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Drop (music)

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Title: Drop (music)  
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Subject: Break (music), Chopping (sampling technique), Slipmat, Studio C, Cut (music)
Collection: Djing, Musical Techniques
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Drop (music)

The drop/beat-up (also known as a climax, depending on the music genre) is the point in a music track where a switch of rhythm or bass line occurs and usually follows a recognizable build section and break.[1] A drop (in electronic music) is characterized predominantly by a sudden build of textures as opposed to a slow build of them, and usually links a building section with the climax and following main theme and rhythm of a track.

  • In dubstep, the drop involves a heavy full bass line and commonly a "wobble" or "vowel" bass accompanied by a strong shuffling beat.
  • In hip-hop and other forms of electronic music, the reintroduction of the full bass line and drums is known as the drop.
  • In trance, eurodance, hardstyle, hardcore and dance genres of the more melodic style, it is known as a climax. This is where the melody and accompanying melodies come in with the drums and usually a syncopated bassline.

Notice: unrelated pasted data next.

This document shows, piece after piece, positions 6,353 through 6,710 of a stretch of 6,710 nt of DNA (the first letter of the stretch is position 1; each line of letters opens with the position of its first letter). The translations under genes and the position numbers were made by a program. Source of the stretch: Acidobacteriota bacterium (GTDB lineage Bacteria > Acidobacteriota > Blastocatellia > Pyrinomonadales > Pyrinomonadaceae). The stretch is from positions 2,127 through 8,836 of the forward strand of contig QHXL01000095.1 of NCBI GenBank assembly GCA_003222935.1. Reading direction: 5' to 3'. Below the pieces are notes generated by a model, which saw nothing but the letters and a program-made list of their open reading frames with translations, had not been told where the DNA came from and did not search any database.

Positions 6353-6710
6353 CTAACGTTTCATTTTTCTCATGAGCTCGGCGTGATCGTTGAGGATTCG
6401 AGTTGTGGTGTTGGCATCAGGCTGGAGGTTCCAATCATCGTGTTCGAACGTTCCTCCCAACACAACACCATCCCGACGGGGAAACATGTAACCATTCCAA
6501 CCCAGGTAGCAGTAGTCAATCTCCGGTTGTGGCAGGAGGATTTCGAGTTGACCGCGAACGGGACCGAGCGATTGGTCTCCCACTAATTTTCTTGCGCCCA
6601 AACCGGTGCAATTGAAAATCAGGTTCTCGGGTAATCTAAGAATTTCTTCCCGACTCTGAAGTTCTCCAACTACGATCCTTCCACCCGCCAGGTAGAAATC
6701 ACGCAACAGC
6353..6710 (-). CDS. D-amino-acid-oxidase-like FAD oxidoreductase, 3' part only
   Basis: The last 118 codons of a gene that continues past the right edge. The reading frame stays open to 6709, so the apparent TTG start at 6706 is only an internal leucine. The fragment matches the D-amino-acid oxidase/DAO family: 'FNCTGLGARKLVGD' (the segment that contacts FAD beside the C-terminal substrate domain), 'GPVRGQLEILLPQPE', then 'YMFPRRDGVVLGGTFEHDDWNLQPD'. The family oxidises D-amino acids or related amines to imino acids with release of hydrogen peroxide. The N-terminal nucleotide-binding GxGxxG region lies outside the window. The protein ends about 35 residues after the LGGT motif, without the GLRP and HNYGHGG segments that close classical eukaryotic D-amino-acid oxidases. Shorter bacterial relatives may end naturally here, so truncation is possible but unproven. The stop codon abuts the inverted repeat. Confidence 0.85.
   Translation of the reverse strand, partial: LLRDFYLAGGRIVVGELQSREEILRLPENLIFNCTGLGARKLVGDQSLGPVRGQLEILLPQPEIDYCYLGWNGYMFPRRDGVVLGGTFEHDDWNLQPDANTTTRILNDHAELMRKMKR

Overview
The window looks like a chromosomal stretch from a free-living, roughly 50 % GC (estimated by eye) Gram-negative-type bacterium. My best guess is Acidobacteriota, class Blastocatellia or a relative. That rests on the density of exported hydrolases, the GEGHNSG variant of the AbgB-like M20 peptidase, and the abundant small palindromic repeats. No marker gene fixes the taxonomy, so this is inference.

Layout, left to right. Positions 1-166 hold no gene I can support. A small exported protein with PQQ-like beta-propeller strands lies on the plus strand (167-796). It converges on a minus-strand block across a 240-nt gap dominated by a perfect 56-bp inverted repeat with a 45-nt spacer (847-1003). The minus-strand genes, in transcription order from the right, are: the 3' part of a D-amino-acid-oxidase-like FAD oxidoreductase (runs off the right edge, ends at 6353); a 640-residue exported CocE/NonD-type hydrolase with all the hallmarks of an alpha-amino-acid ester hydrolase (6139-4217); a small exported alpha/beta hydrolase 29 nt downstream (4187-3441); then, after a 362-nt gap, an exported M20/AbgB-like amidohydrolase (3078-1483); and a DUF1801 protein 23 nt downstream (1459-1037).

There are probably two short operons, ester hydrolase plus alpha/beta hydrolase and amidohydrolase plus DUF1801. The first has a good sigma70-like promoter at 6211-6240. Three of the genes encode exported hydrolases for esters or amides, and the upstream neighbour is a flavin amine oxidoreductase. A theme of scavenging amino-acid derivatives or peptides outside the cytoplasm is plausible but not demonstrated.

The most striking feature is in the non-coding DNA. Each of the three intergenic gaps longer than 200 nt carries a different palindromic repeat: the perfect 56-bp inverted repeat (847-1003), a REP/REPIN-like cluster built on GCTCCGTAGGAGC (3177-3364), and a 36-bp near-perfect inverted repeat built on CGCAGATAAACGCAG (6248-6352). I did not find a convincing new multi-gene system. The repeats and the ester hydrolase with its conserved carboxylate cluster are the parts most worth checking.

• In metalcore subgenres, bass drops are often utilized under the first chord of a breakdown, to emphasize the breakdown and give it a pronounced presence. A bass drop in this genre using a sample pad triggered by the drummer or a backing track going to a venue's PA.[2]
  • Electronic music DJs sometimes perform what is called a "double drop": beatmatching two tracks in such a way that the drop, and hence the respective climaxes of both tracks, occur at the same time.[3]


Scary Monsters and Nice Sprites - Skrillex, drop begins at 0:41, beginning at the 25th bar

Booyah - Showtek Feat We Are Loud & Sonny Wilson; Original mix, drop at 1:25.

Get Loose - Showtek & Noisecontrollers; Original mix, drop at 00:55.

The John Wayne - Little Green Cars; drop at 1:49.


  1. ^ Walmsley, Derek (2010). "Dubstep". La guida alla musica moderna di Wire (in Italian). p. 103.  
  2. ^ Peterson, Elaine (2010). "Musical Representations of Physical Pain". Maldynia: Multidisciplinary Perspectives on the Illness of Chronic Pain. Hoboken: CRC Press. p. 141.  
  3. ^ Steventon, John (2010). DJing For Dummies (2nd ed.). Chichester, West Sussex, England: John Wiley & Sons. p. 251.  

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